Science Mapping

Science Mapping

Chaomei Chen (Drexel University, USA), Rachael Dubin (Drexel University, USA) and Timothy Schultz (Drexel University, USA)
Copyright: © 2015 |Pages: 14
DOI: 10.4018/978-1-4666-5888-2.ch410
OnDemand PDF Download:
$30.00
List Price: $37.50

Chapter Preview

Top

Background

In the scientific literature and in our society more broadly, we are increasingly presented with an overwhelming volume of information that challenges our ability to keep abreast of current events and the state of the art. In addition to text-based information retrieval tools like Google Scholar and PubMed, one frequently used metric in science mapping is citation. A citation to a published article is often seen as a sign that the article is potentially useful to the scientific community. A citation does not even have to be positive or supportive to be considered as an impact indicator because, after all, a citation shows that the scientific community cannot simply choose to ignore the work. In this sense, any citations are good citations. The worst-case scenario for a scientific publication is that no one found it worthwhile to cite. The role of citation data in science mapping is that citations provide insights to how published articles are valued by the scientific community. Analyzing topics and language patterns in scientific literature alone is unlikely to reveal this type of evaluative insight. In this article, we will primarily focus on outlining the foundation of citation-based science mapping.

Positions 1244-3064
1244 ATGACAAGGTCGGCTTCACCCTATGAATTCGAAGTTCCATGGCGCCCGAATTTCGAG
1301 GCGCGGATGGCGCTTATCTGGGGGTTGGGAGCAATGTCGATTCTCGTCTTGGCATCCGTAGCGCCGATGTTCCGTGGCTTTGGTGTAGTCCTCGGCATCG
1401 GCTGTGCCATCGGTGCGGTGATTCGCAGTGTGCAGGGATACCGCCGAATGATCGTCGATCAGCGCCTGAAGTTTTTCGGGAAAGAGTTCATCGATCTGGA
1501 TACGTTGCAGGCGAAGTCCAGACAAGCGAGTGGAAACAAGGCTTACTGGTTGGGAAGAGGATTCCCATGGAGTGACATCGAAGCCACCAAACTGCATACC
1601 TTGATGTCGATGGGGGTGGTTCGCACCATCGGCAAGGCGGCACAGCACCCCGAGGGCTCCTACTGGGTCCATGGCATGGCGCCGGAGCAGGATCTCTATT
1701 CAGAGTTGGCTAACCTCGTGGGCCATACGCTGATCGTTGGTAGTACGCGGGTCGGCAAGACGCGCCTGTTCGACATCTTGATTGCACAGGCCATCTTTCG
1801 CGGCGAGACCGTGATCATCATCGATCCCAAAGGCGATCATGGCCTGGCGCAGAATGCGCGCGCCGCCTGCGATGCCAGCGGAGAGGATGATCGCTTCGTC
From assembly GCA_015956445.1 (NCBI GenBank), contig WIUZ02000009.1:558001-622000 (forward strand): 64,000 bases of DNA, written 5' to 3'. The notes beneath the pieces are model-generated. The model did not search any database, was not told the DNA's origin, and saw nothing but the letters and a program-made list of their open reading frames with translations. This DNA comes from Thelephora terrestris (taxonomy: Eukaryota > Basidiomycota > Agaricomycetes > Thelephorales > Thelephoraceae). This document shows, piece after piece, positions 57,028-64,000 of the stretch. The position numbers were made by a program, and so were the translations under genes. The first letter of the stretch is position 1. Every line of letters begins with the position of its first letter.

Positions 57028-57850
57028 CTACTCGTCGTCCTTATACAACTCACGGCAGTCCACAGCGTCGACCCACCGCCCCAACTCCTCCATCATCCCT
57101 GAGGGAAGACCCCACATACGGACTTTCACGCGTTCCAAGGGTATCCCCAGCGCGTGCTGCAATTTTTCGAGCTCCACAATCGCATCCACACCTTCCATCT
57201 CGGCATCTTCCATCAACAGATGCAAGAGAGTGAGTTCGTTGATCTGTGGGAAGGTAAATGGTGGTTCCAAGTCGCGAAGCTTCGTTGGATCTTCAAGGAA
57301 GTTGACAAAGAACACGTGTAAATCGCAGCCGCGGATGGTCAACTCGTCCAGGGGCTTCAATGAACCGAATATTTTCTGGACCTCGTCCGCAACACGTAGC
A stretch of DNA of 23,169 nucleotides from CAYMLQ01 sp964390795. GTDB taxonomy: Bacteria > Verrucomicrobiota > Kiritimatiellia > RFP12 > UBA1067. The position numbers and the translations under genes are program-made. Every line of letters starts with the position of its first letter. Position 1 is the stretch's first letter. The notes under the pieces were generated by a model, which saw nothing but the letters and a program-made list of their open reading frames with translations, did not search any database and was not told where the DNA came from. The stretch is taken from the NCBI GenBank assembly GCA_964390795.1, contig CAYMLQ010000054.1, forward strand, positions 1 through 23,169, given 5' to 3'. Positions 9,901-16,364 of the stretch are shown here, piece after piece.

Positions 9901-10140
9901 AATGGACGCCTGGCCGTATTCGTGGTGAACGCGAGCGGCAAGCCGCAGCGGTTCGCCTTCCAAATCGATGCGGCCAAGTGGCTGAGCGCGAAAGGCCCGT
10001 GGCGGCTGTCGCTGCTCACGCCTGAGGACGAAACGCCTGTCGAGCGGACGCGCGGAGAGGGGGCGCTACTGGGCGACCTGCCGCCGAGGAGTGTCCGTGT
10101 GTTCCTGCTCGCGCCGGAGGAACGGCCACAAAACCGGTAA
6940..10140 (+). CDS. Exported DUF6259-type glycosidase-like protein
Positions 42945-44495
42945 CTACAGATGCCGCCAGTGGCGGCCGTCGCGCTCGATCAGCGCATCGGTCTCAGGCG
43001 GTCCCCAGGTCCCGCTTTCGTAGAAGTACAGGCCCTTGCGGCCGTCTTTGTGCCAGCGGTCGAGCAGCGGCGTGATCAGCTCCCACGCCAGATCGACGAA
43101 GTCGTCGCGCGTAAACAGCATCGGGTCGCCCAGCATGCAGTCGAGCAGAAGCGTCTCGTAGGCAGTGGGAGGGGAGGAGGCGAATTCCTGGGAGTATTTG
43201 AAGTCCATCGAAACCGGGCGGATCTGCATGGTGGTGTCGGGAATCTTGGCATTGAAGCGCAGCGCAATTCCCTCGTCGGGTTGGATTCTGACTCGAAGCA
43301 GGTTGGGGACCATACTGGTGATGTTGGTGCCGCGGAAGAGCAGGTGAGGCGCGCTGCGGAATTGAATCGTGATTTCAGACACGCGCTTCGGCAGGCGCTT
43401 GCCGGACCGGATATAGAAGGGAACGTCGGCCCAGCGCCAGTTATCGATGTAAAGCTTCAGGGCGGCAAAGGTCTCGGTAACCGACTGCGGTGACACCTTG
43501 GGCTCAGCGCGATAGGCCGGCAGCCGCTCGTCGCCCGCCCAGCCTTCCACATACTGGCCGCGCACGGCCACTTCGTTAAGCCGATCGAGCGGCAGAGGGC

Quantitative studies of scientific literature belong to a field called scientometrics, which is part of the broad discipline of information science and technology. Scientific literature is not only large in size but also complex and dynamic. The fundamental principle of science mapping is to represent the body of scientific literature in a tangible form so that one can handle it more effectively. A science map provides an overview of the scientific landscape which can be used to support exploration, description, or explanation of the state and development of scientific knowledge and practices. We can visualize the relationships between these features at different levels of granularity, investigating direct links between individual works, conceptual relations between groups of articles, similarities between authors, and connections among larger scholarly organizations such as journals and institutions.

Key Terms in this Chapter

Co-Citation: Two articles cited together by the third article.

Citation: A reference made to a published article by a subsequently published article.

Science Mapping: the development and application of computational techniques to the visualization, analysis, and modeling of a broad range of scientific and technological activities as a whole.

Complete Chapter List

Search this Book:
Reset